This Article explores the complex relation between consumer insolvency law and suicide in Japan, where bankruptcies and suicides have increased dramatically in recent years. The statistical and interview evidence, some of which relates to the creation of a relatively efficient and socially acceptable insolvency mechanism in 2001, suggests that law is at least indirectly relevant to decisions to take one’s own life. Law can bring about debt control and stigma mitigation, each of which can lead to lower levels of stress and depression, each of which can lead to lower suicide rates. Still, responses to the law, even in relatively homogeneous Japan, are varied and ambiguous, and seldom if ever is insolvency law the sole cause of suicide. The causal mechanism behind the law’s apparent force appears to be a complex calculus of economic and social factors.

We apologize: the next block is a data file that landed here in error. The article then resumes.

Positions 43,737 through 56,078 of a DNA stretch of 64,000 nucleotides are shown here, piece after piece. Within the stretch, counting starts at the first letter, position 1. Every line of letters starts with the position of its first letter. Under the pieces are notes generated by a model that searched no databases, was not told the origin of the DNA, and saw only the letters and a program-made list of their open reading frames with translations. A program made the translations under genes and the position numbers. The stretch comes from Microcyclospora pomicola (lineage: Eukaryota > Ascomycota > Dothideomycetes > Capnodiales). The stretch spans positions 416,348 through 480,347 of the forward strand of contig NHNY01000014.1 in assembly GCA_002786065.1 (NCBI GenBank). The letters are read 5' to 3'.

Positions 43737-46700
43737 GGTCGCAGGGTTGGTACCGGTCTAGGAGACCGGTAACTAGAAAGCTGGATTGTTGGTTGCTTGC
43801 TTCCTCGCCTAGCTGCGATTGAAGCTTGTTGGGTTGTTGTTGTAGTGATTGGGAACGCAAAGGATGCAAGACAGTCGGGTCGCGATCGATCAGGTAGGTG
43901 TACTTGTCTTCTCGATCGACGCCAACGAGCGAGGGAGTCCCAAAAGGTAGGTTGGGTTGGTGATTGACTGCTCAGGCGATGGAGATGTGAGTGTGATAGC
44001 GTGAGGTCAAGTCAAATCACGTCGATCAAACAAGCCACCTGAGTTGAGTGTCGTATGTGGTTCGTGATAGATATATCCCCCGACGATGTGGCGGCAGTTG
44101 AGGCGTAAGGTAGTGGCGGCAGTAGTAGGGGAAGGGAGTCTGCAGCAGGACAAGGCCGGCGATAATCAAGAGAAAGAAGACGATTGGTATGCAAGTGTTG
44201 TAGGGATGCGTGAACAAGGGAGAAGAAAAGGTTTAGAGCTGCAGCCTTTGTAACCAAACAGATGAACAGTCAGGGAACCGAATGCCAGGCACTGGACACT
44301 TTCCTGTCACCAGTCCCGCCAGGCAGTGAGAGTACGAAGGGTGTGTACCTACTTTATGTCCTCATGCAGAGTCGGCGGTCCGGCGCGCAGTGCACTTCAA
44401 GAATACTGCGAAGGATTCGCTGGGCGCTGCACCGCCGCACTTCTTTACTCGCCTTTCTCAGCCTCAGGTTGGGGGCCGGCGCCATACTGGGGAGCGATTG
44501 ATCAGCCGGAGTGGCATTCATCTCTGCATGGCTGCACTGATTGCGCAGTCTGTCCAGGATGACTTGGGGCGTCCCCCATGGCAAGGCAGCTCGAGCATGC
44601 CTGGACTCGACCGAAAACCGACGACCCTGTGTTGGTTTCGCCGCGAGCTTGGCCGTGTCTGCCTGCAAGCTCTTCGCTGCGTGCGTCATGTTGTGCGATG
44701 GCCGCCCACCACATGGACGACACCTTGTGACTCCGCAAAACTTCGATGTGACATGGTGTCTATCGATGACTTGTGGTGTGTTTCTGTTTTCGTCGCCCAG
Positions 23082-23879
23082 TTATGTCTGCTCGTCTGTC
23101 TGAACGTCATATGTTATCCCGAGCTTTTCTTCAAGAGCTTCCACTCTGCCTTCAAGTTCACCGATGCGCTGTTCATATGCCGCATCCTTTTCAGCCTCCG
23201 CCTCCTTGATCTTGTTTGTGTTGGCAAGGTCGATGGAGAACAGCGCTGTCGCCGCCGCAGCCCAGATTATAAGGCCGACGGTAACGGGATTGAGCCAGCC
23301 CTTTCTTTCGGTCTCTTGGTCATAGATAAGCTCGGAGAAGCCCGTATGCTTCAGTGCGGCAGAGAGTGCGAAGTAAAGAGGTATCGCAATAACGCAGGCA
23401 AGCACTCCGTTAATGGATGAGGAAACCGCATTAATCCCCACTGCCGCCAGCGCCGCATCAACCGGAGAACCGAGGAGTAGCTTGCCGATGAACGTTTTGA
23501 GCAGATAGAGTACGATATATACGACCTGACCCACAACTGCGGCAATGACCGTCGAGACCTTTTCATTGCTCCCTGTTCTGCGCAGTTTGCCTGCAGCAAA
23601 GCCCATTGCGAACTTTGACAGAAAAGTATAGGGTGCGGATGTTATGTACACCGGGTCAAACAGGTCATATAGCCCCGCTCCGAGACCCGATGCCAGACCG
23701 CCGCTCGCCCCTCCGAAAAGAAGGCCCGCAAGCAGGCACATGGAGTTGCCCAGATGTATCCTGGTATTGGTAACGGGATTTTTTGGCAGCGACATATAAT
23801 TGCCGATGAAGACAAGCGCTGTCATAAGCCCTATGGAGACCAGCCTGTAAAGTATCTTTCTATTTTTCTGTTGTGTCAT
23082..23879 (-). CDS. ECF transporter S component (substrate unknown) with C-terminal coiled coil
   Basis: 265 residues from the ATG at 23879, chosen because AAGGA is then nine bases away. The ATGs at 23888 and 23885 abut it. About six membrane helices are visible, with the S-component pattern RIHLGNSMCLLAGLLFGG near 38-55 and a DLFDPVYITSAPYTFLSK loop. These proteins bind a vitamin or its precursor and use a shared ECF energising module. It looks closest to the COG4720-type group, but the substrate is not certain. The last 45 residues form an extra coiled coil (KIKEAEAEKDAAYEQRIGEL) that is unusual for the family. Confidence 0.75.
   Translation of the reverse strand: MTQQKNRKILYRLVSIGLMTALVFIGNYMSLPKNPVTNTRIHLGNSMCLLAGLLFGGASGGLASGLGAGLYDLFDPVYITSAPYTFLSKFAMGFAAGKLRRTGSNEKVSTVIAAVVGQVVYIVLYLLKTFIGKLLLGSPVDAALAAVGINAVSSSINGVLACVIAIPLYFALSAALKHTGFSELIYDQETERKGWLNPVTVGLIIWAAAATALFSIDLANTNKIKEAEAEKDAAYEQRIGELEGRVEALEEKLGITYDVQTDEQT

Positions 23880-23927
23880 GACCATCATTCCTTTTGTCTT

Law and Economics

Date of this Version

December 2003